A Stress-Reducing Workplace

How the subtle changes to Convergys’s office model will greatly help shape its business practices and employee satisfaction around the world

Soothing hues dominate in Convergys’s new office model, which is slowly being implemented company-wide in more than 150 locations around the globe.
Helena Lawson Brooks became Convergys’s SVP of corporate development in 2012. She oversaw the redesign of the company’s standard model while keeping in mind the cultural needs of the firm’s global worker base.
Helena Lawson Brooks became Convergys’s SVP of corporate development in 2012. She oversaw the redesign of the company’s standard model while keeping in mind the cultural needs of the firm’s global worker base. (Photo: Chandra Venkataramani)

The biggest changes to Convergys Corporation’s offices come down to the smallest details. The panel between two of the company’s cubicles, for instance, is only about four inches wide, and removing it not only allows two coworkers to collaborate; it also increases spatial efficiency by 20–25 percent. Applied across an entire production floor, such a change makes a huge difference. “We’re pairing up our employees so [that] they can work together and learn from one another,” says Helena Lawson Brooks, Convergys’s senior vice president of corporate development. “That’s one of many changes we’re hoping fosters collaboration within our environment.”

Brooks and her team have written new workplace design standards for the global customer-management firm. The initiative comes at a major crossroads for the company, which recently completed its acquisition of Stream Global Services, taking it to 125,000 employees in more than 150 service centers in 31 countries. Brooks has worked in her current role since 2012, and she says staying sensitive to the needs of employees across such a diverse range of cultures is key. “Convergys employees spend so much time on the phone and, as customer-service operatives, work with people who are often frustrated,” she says. “We wanted to create a space for them to work in that helps them feel less stress.”

Several factors came together to inspire the redesign. One was the transition of several new people to Brooks’s team, including designers who Brooks says were in tune with the needs of Convergys’s operation. After the acquisition of Stream, they looked at Convergys’s workforce and conceived a new set of standards.

Warmer colors and funky furniture enliven select rooms and keep employees actively engaged as they answer North American customer-service calls—sometimes at odd hours of the day.
Warmer colors and funky furniture enliven select rooms and keep employees actively engaged as they answer North American customer-service calls—sometimes at odd hours of the day.

Primarily, Brooks and her team wanted to create an office model in which space wouldn’t be wasted, but they also wanted it to have a pleasant and calming atmosphere. The concept they came up with features ample lighting, sound-impact materials, collaboration areas, and “chill zones,” where people can relax after a particularly vexing call or problem. Its palette includes warm colors with cool accents—think old beige and gray walls livened up with brightly colored graphics—and there are columns and other 3-D features that help break up larger spaces. “We want to make a space where you want to work because working there will be fun, a place that people want to come to every day,” Brooks says. “Our people are problem-solvers, and we want the environment to be conducive to the work they need to do for eight hours.”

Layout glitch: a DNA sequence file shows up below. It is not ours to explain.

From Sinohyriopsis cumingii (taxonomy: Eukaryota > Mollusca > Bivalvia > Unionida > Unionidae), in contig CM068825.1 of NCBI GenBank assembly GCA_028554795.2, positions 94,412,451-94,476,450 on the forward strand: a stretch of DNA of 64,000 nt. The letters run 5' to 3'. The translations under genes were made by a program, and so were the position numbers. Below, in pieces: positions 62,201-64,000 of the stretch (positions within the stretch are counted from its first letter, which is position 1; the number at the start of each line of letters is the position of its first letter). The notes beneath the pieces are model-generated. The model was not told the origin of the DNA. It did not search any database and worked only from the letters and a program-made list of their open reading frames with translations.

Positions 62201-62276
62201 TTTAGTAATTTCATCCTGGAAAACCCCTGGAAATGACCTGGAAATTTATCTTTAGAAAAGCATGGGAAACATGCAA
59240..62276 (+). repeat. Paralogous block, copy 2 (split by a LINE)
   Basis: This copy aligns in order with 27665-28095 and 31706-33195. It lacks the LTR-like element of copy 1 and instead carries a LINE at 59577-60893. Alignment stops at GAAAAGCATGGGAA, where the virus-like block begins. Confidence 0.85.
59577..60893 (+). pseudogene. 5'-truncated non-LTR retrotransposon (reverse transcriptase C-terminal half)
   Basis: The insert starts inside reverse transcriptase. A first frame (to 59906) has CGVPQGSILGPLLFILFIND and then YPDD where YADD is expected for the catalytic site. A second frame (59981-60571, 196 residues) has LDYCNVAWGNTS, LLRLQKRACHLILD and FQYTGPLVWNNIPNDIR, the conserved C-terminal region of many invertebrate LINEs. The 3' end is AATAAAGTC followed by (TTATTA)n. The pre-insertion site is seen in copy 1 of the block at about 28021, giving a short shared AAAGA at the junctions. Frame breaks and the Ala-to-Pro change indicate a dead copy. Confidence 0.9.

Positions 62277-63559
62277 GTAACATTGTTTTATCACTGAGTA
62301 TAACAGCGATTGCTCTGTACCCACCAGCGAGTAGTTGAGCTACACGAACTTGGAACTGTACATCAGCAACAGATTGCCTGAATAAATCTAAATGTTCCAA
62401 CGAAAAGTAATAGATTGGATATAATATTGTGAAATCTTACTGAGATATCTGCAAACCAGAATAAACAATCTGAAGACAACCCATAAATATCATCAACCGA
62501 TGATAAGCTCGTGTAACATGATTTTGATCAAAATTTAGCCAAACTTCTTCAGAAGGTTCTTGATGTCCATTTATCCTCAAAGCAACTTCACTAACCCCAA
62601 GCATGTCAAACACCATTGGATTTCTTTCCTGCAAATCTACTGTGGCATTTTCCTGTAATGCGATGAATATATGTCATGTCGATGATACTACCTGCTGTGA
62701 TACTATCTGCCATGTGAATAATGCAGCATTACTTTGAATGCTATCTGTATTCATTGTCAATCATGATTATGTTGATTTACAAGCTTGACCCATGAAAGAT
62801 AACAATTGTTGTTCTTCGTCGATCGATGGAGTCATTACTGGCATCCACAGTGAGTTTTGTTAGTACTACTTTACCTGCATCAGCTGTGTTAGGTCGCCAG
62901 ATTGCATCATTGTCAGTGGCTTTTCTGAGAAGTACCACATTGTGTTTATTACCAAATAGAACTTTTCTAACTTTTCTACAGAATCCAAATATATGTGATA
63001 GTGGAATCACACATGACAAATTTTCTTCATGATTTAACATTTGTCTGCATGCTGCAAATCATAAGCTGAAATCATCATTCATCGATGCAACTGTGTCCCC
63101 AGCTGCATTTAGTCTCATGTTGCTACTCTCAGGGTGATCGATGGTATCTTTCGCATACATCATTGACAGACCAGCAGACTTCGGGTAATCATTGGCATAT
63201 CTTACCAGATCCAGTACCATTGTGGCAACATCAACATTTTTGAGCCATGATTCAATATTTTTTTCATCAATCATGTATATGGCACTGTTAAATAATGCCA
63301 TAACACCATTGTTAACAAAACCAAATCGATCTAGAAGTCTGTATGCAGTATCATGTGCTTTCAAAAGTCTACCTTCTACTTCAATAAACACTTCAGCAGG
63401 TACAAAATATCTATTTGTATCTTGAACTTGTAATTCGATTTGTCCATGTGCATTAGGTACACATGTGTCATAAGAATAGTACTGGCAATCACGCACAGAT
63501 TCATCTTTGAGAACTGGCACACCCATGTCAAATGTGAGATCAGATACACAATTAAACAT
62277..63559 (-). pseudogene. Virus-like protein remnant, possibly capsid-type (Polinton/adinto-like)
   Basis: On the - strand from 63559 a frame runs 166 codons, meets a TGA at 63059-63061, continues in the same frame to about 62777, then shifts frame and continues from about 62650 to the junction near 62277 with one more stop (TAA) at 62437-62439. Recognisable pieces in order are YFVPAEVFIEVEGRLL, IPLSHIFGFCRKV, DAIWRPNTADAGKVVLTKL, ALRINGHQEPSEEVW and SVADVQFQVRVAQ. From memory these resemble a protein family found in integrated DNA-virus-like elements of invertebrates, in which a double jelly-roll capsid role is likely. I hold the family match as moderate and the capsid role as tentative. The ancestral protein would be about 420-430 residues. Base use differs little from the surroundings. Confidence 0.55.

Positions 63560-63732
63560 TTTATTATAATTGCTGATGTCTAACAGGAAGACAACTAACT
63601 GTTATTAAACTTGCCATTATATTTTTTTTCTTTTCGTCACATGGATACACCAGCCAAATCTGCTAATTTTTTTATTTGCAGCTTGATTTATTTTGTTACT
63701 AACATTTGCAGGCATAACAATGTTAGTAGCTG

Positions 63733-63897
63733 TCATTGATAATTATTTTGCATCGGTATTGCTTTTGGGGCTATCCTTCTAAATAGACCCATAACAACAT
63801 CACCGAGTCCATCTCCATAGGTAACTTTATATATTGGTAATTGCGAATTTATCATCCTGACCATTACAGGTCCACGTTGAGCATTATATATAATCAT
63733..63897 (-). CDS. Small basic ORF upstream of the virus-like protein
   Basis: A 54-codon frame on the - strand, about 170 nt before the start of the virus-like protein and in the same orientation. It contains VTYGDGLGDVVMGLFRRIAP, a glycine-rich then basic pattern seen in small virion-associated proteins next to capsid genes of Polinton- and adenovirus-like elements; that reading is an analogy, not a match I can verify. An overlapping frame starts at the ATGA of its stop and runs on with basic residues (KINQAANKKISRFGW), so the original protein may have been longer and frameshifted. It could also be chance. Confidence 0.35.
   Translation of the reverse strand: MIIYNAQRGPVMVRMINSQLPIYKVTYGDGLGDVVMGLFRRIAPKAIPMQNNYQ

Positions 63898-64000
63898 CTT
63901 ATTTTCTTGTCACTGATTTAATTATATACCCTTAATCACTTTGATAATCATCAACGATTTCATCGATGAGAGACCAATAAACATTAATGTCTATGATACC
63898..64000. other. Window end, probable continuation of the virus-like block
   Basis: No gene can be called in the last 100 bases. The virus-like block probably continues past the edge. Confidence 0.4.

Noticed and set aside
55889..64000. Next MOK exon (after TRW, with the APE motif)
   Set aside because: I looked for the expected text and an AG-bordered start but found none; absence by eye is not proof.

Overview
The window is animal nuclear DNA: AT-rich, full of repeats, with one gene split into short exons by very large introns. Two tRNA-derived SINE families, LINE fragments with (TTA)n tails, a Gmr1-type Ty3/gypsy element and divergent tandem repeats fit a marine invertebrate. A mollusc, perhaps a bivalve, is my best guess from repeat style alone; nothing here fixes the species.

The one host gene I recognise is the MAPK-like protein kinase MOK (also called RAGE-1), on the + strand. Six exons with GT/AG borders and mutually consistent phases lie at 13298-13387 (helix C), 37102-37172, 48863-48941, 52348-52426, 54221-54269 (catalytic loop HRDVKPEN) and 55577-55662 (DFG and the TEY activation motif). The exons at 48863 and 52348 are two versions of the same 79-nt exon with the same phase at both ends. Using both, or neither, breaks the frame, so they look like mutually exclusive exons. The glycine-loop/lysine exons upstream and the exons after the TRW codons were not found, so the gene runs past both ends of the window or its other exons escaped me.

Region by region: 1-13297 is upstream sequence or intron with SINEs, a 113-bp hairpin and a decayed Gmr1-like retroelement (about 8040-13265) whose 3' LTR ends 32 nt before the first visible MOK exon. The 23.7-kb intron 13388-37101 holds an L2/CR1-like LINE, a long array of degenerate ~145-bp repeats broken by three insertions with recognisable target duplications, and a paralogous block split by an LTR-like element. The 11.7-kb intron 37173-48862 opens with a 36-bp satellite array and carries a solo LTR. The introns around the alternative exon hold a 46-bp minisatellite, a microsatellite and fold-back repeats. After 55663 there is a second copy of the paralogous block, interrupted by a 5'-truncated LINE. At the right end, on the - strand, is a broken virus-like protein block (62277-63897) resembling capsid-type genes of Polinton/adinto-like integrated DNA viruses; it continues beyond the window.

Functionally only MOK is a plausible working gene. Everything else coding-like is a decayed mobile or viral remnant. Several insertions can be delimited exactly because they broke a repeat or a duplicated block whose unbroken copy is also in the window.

For its new model, Convergys removed cubicle walls and went with an open office environment that allows the company to more efficiently accommodate its worldwide staff of 125,000.
For its new model, Convergys removed cubicle walls and went with an open office environment that allows the company to more efficiently accommodate its worldwide staff of 125,000.

Convergys’s offices operate during hours that align with businesses in North America, so in some geographic locations, sleeping quarters will be part of the new design. The workplaces will also offer a range of dining options to enhance employee comfort, and some will have medical clinics and rooms where team leaders can coach agents.

The design of the new office model was approved by Convergys’s leaders in late July 2014. Brooks knows her department doesn’t have the budget to renovate every facility operated by the company, but updates that fall in line with her goals will be made as workplaces reach certain points in their regular refurbishment cycles. Any new sites will implement Brooks’s design in full, including six new locations coming in 2015 in the Philippines, Europe, and Latin America.

Customer-service work can get quite stressful, so Convergys made sure to include play spaces in its new model where employees can blow off steam between phone calls.
Customer-service work can get quite stressful, so Convergys made sure to include play spaces in its new model where employees can blow off steam between phone calls.

Brooks predicts the new design will impact not just Convergys’s employees but its clients as well. “We keep statistics on this,” she says. “If a potential client comes to one of our sites, the likelihood of closing with them increases by 50 percent. … Our space is key.”

Convergys’s small changes might seem insignificant, but as its walls come down and its employees begin to work side by side, they’ll learn from one another, and the practice of collaboration will grow as part of the company’s culture. “That’s going to drive satisfaction, both in our employees and in the people they talk to,” Brooks says.